[Stephen responds](http://www.downes.ca/cgi-bin/page.cgi?post=52960) to my previous [post on classblogs](http://www.darcynorman.net/2010/07/22/on-private-classblogs-vs-the-wild-wide-open/):
> My first reaction (as I’m sure it is for many) is that we shouldn’t compel them to do anything. But when you ask the question in the context of formal education, you begin to see how ridiculous it is. Is there anything in education that isn’t compelled? Participation is enforced to the age of 18, college and university courses typically have requirements for graduation. So why should public performance be any different? And – it isn’t! We require singers and actors to perform in public in order to graduate. Lawyers stand in moot court. Interns perform in actual hospitals, apprentices in real garages. Graduate students are frequently reminded that they should have some journal publications to their name. So why the objection to publishing on the web? It’s an irrational objection, when compared with the practices we see everywhere else in education.
My point was not that students should not be expected to perform (of *course* they should), to practice what they’re learning, but rather that public posting of content may not be the most effective or appropriate way to do that. Also, I’m not arguing against Open Content or Open Courseware. They are important, and may serve as a mechanism to help transform education.
A student studying law would perform by preparing and arguing cases. An engineering student might design and build a bridge. A geologist might survey a plot and identify strata and formations. They may all perform, enhance, and extend their learning via discourse with their fellow students.
What I was trying to point out is that these forms of performance aren’t public, and are not permanently archived by third parties. They are also not primarily exercises in content production. How does using public publishing of content fit in? How does moving discussion between and amongst participants in a class into a public venue, with public and permanent archives and no sense of privacy or control serve the educational needs of the class? It may provide opportunities for others to follow along and contribute to the discussion, but we need to think about how the public nature of a wide open discussion platform changes the nature of that discussion, and how it’s used educationally.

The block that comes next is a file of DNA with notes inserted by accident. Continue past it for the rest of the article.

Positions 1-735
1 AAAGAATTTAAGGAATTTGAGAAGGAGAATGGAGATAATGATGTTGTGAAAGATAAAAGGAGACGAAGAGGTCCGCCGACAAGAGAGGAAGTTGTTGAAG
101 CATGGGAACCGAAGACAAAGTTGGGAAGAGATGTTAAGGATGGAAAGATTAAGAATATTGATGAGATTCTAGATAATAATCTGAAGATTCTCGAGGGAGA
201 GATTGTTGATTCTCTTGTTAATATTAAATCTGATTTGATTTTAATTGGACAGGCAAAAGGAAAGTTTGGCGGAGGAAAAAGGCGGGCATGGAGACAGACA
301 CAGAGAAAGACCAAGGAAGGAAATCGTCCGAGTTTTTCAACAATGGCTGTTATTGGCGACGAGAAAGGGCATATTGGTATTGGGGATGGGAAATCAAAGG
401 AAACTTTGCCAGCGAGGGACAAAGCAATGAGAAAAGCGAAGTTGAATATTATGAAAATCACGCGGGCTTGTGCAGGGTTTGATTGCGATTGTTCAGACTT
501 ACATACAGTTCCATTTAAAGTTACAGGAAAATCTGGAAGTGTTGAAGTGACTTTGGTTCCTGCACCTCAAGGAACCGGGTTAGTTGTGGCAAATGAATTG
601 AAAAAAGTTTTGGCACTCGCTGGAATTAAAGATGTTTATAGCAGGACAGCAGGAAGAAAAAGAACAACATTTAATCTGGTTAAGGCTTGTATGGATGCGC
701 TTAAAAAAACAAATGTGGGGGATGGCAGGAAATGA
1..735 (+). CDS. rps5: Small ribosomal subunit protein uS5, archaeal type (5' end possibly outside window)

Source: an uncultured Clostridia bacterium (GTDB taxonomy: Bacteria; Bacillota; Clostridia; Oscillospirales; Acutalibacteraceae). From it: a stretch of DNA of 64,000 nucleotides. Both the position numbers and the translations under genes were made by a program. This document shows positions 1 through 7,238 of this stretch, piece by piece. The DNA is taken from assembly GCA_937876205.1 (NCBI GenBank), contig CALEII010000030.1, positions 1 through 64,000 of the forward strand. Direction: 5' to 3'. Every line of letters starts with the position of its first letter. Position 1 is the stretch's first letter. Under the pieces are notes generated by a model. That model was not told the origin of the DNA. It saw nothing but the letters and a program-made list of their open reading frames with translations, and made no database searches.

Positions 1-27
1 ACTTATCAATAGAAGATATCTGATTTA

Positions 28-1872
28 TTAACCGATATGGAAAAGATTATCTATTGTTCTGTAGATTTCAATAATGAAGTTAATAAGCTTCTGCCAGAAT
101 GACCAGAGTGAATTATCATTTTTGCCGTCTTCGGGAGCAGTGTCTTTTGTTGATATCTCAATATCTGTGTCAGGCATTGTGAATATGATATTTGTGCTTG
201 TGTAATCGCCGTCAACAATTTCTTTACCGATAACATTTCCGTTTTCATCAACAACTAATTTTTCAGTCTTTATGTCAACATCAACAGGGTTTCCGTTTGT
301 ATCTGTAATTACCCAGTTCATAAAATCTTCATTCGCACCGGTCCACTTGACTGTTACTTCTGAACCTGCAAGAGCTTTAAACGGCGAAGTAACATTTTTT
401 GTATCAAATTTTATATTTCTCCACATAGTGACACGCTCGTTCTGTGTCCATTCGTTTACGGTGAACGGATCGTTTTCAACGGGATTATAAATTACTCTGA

And, finally, I was not trying to suggest that students shouldn’t be compelled to do things. Teachers do that every time they assign a grade to an activity. But, when the activities are *public*, and *archived*, etc… (as they are in an open online discussion or blog site) we need to think about what right we have as educators to compel students to perform in such a venue.
Running a “massively open online course” is not a mainstream, normal activity. The participants are automatically self selected and biased – only those students who are predisposed to that kind of course would sign up, and they know the expectations beforehand. How would the experience change if it was a large enrolment introductory chemistry class, where students are told that their laboratory assignments will be submitted and graded publicly on the internet? Or a K12 education class, where student teachers are told their post-class reflections must be public?
I don’t believe my “objection” is irrational. I believe that glossing over the issues of control and power, and of publicity and permanence, is naïve and dangerous, and counter to what we are trying to do as teachers.